Mycodiplosis (Diptera) infestation of rust fungi is frequent, wide spread and possibly host specific

Daniel Henk, D.F. Farr, M.C. Aime

Research output: Contribution to journalArticle

8 Citations (Scopus)

Abstract

Insect mycophagy is considered common but generally lacking host-specificity. Larvae of some Mycodiplosis species (Insecta, Diptera) feed primarily on spores of rust fungi (Basidiomycota, Pucciniales). The number of rust-feeding species and their relative frequency, distribution, and degree of host-specificity are not known. A survey of 200 recent rust collections from around the world, and a systematic survey of 333 herbarium specimens from Maryland show that Mycodiplosis infestation is very common. Desiccated larvae were found on specimens dating back as far as 1886, the oldest collection in the survey. Greater than 20 % of all rust collections examined were infested with Mycodiplosis larvae. In Maryland infestation frequencies were similar at different spatial scales, but different rust species varied in their frequency of infestation. Primers were designed to target Mycodiplosis 28S rDNA, and sequence data revealed genetic variation between Mycodiplosis isolates from different rust species.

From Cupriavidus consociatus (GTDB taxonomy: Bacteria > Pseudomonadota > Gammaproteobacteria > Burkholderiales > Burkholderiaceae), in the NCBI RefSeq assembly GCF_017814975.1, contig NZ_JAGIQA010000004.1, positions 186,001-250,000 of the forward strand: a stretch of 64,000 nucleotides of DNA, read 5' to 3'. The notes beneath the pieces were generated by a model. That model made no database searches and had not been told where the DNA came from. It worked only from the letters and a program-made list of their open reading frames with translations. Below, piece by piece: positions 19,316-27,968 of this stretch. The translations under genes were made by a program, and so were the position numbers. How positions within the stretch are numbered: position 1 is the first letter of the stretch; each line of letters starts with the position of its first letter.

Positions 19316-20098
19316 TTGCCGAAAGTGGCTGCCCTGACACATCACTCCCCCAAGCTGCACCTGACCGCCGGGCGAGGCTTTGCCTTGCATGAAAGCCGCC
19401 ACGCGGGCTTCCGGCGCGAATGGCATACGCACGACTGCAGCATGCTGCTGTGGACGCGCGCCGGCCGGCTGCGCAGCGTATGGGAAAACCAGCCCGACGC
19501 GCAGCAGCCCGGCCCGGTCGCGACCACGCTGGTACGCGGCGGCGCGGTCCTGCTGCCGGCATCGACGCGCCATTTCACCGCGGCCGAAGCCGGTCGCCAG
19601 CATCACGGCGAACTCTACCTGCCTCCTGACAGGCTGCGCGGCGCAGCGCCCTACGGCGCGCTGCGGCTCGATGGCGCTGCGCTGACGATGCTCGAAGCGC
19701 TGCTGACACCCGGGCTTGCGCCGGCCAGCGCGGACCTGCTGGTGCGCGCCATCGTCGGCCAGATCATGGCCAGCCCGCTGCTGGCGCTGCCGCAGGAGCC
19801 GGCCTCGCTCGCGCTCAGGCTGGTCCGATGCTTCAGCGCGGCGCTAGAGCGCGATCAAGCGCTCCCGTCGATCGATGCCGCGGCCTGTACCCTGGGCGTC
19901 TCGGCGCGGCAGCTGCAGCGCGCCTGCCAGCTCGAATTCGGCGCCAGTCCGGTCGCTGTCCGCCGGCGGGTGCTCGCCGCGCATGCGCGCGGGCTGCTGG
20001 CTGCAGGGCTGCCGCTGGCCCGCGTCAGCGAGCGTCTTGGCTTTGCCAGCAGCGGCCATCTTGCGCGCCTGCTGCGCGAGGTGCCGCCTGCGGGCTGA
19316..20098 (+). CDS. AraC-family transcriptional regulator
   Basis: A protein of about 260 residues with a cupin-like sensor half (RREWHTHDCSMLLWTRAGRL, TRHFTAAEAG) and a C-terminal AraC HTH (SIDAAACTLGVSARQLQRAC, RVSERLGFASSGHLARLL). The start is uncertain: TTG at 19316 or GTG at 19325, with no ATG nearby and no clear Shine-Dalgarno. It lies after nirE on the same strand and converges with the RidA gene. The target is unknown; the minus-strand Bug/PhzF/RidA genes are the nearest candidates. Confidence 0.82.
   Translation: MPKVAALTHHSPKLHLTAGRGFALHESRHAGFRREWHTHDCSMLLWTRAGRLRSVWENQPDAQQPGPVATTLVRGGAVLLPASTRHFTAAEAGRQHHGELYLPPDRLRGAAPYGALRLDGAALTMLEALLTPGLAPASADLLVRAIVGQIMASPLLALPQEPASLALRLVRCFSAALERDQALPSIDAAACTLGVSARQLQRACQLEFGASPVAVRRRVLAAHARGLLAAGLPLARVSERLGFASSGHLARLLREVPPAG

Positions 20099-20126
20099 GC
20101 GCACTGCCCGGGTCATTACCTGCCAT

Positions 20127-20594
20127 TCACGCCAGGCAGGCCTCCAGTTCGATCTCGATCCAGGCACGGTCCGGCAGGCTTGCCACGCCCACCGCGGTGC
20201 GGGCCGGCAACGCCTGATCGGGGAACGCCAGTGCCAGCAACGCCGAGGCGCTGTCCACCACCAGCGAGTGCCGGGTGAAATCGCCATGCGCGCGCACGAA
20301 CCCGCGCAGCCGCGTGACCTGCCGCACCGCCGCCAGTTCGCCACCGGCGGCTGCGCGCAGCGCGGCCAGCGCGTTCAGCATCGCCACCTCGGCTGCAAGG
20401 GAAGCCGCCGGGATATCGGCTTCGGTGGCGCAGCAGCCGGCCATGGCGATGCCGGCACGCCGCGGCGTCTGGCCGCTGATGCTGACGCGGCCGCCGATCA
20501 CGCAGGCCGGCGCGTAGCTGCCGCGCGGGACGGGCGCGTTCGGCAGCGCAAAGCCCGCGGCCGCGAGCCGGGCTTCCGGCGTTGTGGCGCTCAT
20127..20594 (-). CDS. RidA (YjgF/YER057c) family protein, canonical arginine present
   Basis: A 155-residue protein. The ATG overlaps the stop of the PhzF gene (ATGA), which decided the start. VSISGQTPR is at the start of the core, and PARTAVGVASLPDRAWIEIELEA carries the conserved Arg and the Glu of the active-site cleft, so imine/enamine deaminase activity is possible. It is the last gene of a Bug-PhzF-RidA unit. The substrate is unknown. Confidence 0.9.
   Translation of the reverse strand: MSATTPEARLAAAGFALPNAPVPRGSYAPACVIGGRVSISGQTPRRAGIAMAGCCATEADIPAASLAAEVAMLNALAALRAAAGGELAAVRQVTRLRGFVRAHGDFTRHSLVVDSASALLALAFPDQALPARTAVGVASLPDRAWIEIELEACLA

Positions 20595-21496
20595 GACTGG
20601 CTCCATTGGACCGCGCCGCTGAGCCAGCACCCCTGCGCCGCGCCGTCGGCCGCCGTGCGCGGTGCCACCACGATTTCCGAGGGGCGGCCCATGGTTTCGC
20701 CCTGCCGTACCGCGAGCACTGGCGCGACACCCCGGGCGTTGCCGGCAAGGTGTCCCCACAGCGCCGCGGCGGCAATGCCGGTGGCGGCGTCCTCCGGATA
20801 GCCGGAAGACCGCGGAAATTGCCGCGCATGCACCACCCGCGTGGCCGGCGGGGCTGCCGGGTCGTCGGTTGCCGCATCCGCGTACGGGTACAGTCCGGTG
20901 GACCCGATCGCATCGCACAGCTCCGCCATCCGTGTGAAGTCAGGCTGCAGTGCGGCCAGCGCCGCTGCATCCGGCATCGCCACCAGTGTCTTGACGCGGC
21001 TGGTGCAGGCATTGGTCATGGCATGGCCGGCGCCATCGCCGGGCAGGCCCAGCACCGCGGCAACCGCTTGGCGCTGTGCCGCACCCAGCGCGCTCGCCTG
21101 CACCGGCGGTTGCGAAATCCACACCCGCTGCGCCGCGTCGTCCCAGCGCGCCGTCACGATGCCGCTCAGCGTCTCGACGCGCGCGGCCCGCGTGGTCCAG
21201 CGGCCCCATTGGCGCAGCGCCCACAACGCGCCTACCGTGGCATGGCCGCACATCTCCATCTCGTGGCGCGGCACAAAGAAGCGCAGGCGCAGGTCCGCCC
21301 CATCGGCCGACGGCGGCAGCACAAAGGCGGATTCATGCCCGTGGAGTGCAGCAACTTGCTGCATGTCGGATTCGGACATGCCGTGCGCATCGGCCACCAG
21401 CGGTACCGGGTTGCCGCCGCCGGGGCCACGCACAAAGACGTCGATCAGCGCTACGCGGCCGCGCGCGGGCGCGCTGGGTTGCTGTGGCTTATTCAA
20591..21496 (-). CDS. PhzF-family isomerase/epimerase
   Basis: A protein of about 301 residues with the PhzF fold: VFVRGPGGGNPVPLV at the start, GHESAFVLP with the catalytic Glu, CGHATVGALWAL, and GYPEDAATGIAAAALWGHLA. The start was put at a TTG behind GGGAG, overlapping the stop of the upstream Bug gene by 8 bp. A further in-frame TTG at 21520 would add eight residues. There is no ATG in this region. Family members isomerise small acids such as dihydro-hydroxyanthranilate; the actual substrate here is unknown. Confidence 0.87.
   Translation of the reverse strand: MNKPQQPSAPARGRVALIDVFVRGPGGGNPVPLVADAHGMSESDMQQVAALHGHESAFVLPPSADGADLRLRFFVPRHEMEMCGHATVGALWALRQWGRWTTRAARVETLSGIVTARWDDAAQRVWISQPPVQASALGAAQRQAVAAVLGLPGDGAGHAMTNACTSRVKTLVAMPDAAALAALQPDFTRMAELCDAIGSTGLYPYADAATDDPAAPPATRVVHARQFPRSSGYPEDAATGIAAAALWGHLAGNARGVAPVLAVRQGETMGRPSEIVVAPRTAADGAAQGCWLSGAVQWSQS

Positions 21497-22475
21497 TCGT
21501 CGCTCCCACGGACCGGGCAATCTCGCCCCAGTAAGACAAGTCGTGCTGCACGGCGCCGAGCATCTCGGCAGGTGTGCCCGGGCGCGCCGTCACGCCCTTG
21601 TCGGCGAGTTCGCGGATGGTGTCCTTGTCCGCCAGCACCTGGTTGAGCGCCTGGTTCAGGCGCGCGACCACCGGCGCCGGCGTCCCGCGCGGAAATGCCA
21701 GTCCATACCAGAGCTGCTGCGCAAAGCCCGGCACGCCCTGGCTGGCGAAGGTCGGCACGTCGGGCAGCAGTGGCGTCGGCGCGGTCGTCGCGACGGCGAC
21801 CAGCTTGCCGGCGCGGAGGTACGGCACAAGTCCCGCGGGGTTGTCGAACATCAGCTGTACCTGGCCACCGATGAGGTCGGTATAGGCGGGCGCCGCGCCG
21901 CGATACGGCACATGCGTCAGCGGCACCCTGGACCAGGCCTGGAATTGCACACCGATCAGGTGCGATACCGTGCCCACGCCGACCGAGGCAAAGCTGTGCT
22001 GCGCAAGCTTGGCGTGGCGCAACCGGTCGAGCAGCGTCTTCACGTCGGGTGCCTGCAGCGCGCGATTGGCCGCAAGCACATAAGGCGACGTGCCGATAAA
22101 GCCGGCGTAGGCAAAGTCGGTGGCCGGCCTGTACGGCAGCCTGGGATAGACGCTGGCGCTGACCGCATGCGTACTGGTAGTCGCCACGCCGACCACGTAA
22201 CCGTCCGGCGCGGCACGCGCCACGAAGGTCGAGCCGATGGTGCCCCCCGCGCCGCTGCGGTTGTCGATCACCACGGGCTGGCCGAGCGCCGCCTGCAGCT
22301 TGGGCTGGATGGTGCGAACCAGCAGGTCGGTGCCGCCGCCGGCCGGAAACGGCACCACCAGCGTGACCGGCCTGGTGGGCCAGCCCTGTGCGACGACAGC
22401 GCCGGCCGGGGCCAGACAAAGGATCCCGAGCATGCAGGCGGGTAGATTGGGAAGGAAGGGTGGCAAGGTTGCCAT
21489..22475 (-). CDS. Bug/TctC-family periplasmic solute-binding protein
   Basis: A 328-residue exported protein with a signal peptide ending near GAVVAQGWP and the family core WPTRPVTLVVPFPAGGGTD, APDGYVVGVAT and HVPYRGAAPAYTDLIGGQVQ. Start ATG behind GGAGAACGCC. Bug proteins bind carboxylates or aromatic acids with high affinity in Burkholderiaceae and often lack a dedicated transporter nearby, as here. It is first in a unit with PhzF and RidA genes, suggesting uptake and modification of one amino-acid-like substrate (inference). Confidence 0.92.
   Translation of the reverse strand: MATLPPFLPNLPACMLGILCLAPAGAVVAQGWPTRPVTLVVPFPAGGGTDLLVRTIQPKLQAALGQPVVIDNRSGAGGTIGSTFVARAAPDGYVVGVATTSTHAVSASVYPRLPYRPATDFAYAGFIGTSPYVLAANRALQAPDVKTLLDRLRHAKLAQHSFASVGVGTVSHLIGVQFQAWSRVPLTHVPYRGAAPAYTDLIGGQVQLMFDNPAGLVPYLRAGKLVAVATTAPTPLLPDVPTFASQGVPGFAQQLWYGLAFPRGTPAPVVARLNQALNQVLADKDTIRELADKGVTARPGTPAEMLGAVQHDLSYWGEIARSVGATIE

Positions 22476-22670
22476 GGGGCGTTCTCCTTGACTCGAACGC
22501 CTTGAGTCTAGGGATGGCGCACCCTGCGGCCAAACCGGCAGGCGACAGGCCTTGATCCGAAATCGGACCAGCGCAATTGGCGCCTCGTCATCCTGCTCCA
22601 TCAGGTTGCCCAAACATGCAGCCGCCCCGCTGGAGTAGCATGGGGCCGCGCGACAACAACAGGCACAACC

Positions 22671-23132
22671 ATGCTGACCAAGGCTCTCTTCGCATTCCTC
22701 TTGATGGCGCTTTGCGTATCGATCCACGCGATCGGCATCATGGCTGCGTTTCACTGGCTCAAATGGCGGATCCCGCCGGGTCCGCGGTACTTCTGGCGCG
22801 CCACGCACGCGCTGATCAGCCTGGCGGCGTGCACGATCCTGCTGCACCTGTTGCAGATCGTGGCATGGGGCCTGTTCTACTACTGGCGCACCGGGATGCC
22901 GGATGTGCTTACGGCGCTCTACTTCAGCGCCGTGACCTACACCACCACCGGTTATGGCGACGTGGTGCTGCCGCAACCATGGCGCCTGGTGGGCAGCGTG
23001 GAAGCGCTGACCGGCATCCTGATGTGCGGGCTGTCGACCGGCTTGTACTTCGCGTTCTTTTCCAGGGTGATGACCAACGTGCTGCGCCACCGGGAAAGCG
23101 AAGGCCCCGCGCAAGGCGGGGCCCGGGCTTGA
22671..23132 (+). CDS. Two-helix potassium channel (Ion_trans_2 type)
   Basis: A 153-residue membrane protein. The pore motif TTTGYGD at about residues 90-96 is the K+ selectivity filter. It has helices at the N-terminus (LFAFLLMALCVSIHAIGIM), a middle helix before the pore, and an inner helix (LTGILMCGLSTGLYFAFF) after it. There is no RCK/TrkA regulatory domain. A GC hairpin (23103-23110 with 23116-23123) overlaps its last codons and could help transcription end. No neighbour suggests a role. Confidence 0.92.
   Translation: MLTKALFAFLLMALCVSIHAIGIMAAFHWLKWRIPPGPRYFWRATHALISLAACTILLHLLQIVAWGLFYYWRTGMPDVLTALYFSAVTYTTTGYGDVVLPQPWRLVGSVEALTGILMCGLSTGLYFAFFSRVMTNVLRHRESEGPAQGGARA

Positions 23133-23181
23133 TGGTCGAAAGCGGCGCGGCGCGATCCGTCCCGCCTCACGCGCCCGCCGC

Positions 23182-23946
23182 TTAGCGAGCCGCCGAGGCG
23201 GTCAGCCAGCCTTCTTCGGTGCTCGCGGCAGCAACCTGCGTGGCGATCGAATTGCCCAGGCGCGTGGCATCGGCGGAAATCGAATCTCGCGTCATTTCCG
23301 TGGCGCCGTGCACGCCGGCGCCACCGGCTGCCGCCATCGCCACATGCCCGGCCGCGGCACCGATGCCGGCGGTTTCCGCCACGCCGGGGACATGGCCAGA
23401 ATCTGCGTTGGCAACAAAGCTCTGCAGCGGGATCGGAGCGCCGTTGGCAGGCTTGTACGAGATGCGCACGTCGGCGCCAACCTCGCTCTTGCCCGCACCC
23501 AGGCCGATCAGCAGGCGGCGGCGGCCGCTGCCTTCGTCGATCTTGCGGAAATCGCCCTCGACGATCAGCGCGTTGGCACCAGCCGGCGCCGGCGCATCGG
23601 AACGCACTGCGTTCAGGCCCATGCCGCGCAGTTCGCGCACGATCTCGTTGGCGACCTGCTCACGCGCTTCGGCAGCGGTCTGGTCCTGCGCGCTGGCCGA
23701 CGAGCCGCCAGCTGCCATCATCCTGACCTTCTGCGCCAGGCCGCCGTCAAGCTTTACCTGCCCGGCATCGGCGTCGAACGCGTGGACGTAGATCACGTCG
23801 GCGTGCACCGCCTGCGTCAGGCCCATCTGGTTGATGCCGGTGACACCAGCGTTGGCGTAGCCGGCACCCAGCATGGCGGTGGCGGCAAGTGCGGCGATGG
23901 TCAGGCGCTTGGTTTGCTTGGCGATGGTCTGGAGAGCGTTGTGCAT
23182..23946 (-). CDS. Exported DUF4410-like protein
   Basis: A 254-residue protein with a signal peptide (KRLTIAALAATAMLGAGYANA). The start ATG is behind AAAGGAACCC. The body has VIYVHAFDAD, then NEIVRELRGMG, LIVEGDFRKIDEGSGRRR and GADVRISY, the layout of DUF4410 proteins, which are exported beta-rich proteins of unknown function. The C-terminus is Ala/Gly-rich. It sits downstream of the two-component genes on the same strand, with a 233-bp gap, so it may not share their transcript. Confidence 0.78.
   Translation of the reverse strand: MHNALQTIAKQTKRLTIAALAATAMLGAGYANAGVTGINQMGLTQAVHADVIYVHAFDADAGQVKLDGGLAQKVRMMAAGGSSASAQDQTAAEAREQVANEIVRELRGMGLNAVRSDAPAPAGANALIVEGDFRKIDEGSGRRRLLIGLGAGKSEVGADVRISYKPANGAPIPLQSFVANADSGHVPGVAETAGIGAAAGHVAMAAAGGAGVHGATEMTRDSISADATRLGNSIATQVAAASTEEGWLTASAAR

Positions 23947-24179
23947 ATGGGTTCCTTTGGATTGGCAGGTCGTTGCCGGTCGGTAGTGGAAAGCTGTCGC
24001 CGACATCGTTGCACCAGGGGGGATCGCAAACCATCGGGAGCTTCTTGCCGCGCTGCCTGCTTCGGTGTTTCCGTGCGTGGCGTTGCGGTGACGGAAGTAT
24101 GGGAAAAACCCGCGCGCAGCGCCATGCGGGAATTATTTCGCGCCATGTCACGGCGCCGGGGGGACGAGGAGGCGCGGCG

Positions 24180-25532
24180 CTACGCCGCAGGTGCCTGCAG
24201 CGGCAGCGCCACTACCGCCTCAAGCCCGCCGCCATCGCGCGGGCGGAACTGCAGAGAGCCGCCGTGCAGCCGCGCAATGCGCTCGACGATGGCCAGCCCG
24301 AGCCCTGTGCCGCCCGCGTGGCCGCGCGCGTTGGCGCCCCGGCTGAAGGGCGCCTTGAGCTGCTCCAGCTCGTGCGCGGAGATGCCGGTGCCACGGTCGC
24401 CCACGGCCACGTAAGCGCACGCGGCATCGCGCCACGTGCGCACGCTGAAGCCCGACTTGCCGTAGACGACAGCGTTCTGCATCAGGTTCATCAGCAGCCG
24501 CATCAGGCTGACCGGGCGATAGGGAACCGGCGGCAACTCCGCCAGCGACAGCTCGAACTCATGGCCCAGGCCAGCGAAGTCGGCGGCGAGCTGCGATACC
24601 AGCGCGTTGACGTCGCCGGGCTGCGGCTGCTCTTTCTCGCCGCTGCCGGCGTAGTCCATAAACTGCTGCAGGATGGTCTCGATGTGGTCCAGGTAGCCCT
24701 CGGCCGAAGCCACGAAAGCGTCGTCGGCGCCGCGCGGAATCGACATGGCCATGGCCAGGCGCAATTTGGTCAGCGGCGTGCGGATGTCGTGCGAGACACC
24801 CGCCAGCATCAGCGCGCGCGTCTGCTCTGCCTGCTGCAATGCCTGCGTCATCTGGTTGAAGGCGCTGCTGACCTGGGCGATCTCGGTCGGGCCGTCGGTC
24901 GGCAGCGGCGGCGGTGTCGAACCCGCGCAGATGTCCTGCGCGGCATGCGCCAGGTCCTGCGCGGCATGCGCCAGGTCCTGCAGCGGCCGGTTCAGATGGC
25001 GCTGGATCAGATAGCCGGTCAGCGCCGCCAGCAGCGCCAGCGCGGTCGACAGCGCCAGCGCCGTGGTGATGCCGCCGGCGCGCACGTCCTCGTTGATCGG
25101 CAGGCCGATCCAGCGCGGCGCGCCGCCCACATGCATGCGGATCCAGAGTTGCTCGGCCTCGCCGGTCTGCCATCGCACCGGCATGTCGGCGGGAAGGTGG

LanguageEnglish
Pages284-289
JournalFungal Ecology
Volume4
Issue number4
DOIs
StatusPublished - 1 Aug 2011

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rust disease
fungus
host specificity
fungi
larvae
Pucciniales
larva
Insecta
Basidiomycota
herbaria
mycophagy
spores
genetic variation
insects
herbarium
spore
insect

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Mycodiplosis (Diptera) infestation of rust fungi is frequent, wide spread and possibly host specific. / Henk, Daniel; Farr, D.F.; Aime, M.C.

In: Fungal Ecology, Vol. 4, No. 4, 01.08.2011, p. 284-289.

Research output: Contribution to journalArticle

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